Forced Out: People Chose ‘Jedi’ Most as Alternative Religion

12 Dec

Many, many people have heard the phrase, “May the Force be with you.” There are generations of men, women, boys and girls who have seen the Jedi battle against evil on the big and small screens. The Star Wars brand is, ironically, an empire in its own right. There are even those who have taken their devotion to the fictional world so seriously they are followers of the Jedi “religion”.

According to the telegraph, “census figures show that 176,632 people in England and Wales identify themselves as Jedi Knights.”[1] The number of Jedi in England out numbers those of no faith (atheists) which were counted to be 29,267. There were 13.8 million who chose not to answer the question of faith, so there could be even more Jedi out there we just don’t know about. Even another “religion” made up by a science-fiction writer can’t get close to the Jedi faithful. There are only 2,418 people who responded as being Scientologists.

What is so appealing to people to become ‘Jedi’? According to About.com[2] there is a code most Jedi adhere to in their faith:

Most Jedi embrace the Jedi Code, also sometimes referred to as the Four Jedi Truths:

There is no emotion, there is peace.
There is no ignorance, there is knowledge.
There is no passion, there is serenity.
There is no death, there is the Force.

Interestingly enough there is a website which claims to be the Jedi Church. According to the beliefs page on the site:

“The Jedi church has no official doctrine or scripture. The Jedi church recognizes that all living things share a living force and that all people have an innate knowledge of what is right and wrong, and the Jedi Church celebrates this like no other religion.”

Sounds very universalist in nature with Jedi/Star Wars added in for “flavor”. George Lucas created Star Wars, the Jedi and their faith. In an article in Wired back in 2005, the origins of the Jedi faith appear to be explained [3]:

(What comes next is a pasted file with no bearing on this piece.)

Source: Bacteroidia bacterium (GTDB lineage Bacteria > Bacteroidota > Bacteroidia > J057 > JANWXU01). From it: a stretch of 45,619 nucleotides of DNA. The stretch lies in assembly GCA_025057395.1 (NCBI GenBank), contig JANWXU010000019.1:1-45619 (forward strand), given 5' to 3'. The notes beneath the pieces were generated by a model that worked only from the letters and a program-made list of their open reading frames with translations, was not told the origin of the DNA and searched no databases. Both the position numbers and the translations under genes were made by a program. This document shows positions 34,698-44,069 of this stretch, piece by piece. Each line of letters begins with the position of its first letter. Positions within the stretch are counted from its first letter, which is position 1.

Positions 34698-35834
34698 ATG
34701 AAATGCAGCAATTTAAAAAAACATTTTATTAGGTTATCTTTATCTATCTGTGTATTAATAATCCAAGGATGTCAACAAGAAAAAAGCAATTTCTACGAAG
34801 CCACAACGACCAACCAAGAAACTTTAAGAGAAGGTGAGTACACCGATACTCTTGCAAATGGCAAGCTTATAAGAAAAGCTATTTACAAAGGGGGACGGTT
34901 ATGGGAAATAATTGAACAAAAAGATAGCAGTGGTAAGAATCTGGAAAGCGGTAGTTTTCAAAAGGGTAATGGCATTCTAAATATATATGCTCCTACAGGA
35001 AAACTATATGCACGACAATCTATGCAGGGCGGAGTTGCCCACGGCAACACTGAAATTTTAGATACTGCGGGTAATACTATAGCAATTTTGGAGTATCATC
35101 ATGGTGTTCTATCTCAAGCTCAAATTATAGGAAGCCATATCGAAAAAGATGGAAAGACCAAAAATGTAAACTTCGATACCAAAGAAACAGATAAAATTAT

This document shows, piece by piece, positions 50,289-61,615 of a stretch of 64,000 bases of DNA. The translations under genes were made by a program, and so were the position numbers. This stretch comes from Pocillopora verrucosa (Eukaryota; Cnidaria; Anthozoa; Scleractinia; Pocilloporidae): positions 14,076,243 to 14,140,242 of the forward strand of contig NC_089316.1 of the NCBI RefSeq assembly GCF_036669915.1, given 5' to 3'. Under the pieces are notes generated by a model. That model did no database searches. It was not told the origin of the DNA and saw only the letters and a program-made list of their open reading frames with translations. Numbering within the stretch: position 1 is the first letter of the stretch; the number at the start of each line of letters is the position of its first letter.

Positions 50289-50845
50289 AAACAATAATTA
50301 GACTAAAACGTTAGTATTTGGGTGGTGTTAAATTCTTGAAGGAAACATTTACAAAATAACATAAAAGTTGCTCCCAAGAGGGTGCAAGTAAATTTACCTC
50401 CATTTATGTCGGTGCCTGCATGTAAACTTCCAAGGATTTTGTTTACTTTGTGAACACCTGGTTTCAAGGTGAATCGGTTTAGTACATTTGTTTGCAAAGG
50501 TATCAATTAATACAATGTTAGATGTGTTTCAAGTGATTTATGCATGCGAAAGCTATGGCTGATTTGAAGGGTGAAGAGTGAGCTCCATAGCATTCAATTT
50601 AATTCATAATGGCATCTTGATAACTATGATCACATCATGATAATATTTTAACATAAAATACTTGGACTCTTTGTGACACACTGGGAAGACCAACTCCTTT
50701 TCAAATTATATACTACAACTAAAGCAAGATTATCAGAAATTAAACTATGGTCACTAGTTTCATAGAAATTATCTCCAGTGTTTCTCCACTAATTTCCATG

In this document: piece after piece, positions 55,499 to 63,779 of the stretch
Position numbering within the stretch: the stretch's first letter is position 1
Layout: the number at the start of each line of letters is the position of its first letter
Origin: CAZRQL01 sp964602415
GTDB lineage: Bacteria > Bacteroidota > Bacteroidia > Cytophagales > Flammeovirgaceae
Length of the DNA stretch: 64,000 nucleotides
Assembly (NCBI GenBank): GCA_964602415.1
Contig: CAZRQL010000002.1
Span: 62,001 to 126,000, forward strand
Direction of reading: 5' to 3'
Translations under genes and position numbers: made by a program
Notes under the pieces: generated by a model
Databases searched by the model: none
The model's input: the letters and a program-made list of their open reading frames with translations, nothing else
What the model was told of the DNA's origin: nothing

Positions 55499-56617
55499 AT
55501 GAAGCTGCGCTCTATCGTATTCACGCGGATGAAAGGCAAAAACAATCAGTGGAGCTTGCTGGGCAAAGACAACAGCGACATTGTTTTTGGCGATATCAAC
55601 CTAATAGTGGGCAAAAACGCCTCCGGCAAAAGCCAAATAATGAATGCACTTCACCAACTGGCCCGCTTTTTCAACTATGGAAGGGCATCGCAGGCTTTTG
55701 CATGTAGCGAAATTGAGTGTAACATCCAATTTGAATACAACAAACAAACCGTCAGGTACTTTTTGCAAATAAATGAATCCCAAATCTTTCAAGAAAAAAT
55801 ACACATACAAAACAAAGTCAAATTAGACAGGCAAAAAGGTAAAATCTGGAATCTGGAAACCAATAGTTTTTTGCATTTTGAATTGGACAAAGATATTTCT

One of the audio sources Lipsett sampled for 21-87 was a conversation between artificial intelligence pioneer Warren S. McCulloch and Roman Kroitor, a cinematographer who went on to develop Imax. In the face of McCulloch’s arguments that living beings are nothing but highly complex machines, Kroitor insists that there is something more: “Many people feel that in the contemplation of nature and in communication with other living things, they become aware of some kind of force, or something, behind this apparent mask which we see in front of us, and they call it God.”

When asked if this was the source of “the Force,” Lucas confirms that his use of the term in Star Wars was “an echo of that phrase in 21-87.” The idea behind it, however, was universal: “Similar phrases have been used extensively by many different people for the last 13,000 years to describe the ‘life force,'” he says.

So the Jedi faith is pretty much a universal belief system with ones self being the rudder to navigating it. It is not a belief system in one one or many deities but in the energy of universe itself. The idea of being a Jedi is using that energy for good and peace. While I personally may not believe in the Jedi faith, the idea of being personally responsible for using one’s life and energy for the good of those around us is one we should all aspire.

References –

  1. ‘Jedi’ religion most popular alternative faith – The Telegraph
  2. The Jedi Code – About.com
  3. Life After Darth – Wired
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